Hurricane Anxiety Can Impact Gasoline Prices in Unexpected Ways

September 7, 2012
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By Sal Risalvato

We all know that there are a number of factors that go into determining the price of gasoline, including inventory levels and production estimates. However, when external forces have just as much of an impact, what will it do to fuel prices, small business retailers, and their patrons?

With last week’s focus on Hurricane Isaac, experts and industry watchers should be careful to consider just what might happen if fuel costs were to irrationally spike. A few years ago, we saw similar anxiety and weather conditions drive the price of gasoline up over 50 cents a gallon virtually overnight! As quickly as the spike came, the price plummeted nearly as fast, creating an unbelievably difficult situation for small business owners.

While large price fluctuations typically occur over extended periods of time, drastic and immediate price changes can wreak havoc on the retail market. When a gasoline retailer buys a tanker load of fuel soon after a steep price hike, he or she may leave themselves exposed to a stinging loss. That’s because sharp fuel increases may also be followed by a sharp decline in the price of fuel. When such a situation occurs, a retailer – who purchased a tanker of fuel during a price spike out of necessity – may ultimately lose money on reselling that fuel to motorists. Why? Because a drastic drop in market prices will force the entrepreneur to make an impossible choice: Continue to sell the high-cost gas they purchased at a noncompetitive price and see their customers go elsewhere or absorb the loss in order to match the price set by a competitor who was fortunate enough to purchase a tanker load after the price began to fall.

The state of New Jersey also enforces laws on the books that prohibit below cost selling. The very same laws that were put in place to protect these small business owners, may also prove to damage them on a temporary basis. Do the math. Retailers may buy a tanker load of gasoline and pay 50 cents more today because speculators anticipate supply interruptions due to an oncoming hurricane. Once the storm passes without any serious harm the same investors may drop the price to meet true market conditions. The retailer who purchased inventory the previous day when prices rose would not only lose over $4,000 to meet his competition, but he would also be violating the law.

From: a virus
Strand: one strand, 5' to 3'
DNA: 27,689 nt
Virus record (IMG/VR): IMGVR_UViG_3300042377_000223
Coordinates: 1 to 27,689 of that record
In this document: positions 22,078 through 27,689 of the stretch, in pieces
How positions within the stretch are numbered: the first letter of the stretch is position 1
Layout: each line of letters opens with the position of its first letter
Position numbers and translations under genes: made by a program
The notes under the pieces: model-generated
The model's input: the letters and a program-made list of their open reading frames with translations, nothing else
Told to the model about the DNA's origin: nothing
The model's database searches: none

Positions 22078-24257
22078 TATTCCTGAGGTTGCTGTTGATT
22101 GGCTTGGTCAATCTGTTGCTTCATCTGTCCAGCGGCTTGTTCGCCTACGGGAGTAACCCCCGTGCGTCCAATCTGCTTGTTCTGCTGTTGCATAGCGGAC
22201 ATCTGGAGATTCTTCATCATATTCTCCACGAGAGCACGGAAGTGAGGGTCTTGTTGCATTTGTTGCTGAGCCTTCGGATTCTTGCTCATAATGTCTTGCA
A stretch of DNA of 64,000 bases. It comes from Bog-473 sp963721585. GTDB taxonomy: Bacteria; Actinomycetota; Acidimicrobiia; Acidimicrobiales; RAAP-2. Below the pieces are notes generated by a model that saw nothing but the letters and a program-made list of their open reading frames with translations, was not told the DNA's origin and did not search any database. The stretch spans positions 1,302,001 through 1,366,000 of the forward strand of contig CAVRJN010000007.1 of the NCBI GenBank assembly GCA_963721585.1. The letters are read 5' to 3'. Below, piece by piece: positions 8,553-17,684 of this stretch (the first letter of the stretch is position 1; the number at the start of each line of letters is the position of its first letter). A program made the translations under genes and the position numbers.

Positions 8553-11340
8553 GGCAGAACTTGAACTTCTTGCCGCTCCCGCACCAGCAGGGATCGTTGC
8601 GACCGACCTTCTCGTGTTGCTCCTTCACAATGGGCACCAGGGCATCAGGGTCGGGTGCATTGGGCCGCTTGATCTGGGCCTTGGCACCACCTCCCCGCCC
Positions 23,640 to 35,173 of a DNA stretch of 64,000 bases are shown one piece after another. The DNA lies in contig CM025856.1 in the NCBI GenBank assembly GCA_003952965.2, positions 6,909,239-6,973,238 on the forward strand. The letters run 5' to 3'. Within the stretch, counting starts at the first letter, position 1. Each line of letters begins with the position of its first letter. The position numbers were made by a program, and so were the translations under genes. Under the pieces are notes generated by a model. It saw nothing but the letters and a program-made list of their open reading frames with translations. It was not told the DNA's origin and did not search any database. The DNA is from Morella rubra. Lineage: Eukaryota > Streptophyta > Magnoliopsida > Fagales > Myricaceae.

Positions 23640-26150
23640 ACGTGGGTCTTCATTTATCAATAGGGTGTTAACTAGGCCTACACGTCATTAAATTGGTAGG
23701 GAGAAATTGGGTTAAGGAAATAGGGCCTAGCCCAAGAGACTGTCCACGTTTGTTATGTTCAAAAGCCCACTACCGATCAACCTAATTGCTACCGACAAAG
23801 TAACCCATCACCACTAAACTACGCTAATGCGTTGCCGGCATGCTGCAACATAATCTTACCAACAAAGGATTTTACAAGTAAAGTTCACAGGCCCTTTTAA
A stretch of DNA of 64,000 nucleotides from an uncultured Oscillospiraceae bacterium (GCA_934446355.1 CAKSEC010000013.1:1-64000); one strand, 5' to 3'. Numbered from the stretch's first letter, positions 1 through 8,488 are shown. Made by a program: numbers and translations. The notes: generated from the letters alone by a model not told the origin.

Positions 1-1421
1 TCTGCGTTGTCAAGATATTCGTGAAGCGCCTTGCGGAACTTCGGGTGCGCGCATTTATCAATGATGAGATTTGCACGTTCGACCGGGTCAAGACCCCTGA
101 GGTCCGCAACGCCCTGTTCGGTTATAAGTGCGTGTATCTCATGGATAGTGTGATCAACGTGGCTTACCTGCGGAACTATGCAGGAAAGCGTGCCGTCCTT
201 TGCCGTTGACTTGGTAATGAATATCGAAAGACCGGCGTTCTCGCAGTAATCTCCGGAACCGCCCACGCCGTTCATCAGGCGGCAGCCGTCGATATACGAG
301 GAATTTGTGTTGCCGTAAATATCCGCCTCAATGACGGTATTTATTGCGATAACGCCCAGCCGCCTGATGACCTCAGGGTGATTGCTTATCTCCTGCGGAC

Though some observers may not view this as a problem, station owners lose sleep over this very scenario. Such anxiety is understandable, since retailers typically make about 10 cents profit on a gallon of gasoline. Once overhead, credit card transaction fees and other expenses are calculated, the net profits are considerably lower – and often evaporate altogether when the price of fuel climbs.  For a small business owner, absorbing such a huge loss per gallon would be the equivalent of entrepreneurial suicide!

Typically when prices increase and then drop by a small amount, the motorist may overlook or simply accept a 5- or 10-cent price disparity between similar stations. Such a modest discrepancy could slow the number of consumers patronizing an establishment, but gasoline inventories would still be consumed at a relatively ordinary pace. Though it may take a few extra days to sell off inventory when a modest price spike occurs, the business owner does not have to take such a significant loss on the more expensive fuel, thereby enabling them to better absorb the loss and keep their doors open.

However, unlike small price adjustments, drastic spikes and drops can kill consumer traffic at a station. Those station owners, who were unfortunate enough to take a fuel delivery under such circumstances, will be stuck with expensive gasoline and few customers to sell it to. For these reasons, and countless more, market analysts and spectators should be careful of how they react to hurricanes and other outside forces when playing in the market. Though modest price changes are understandable, large and irrational price swings could have an unintended affect on the retail market – and the consumers and entrepreneurs who depend on it.


Sal Risalvato is the executive director of the New Jersey Gasoline, Convenience, Automotive Association (NJGCA), formerly New Jersey Gasoline Retailers Association.

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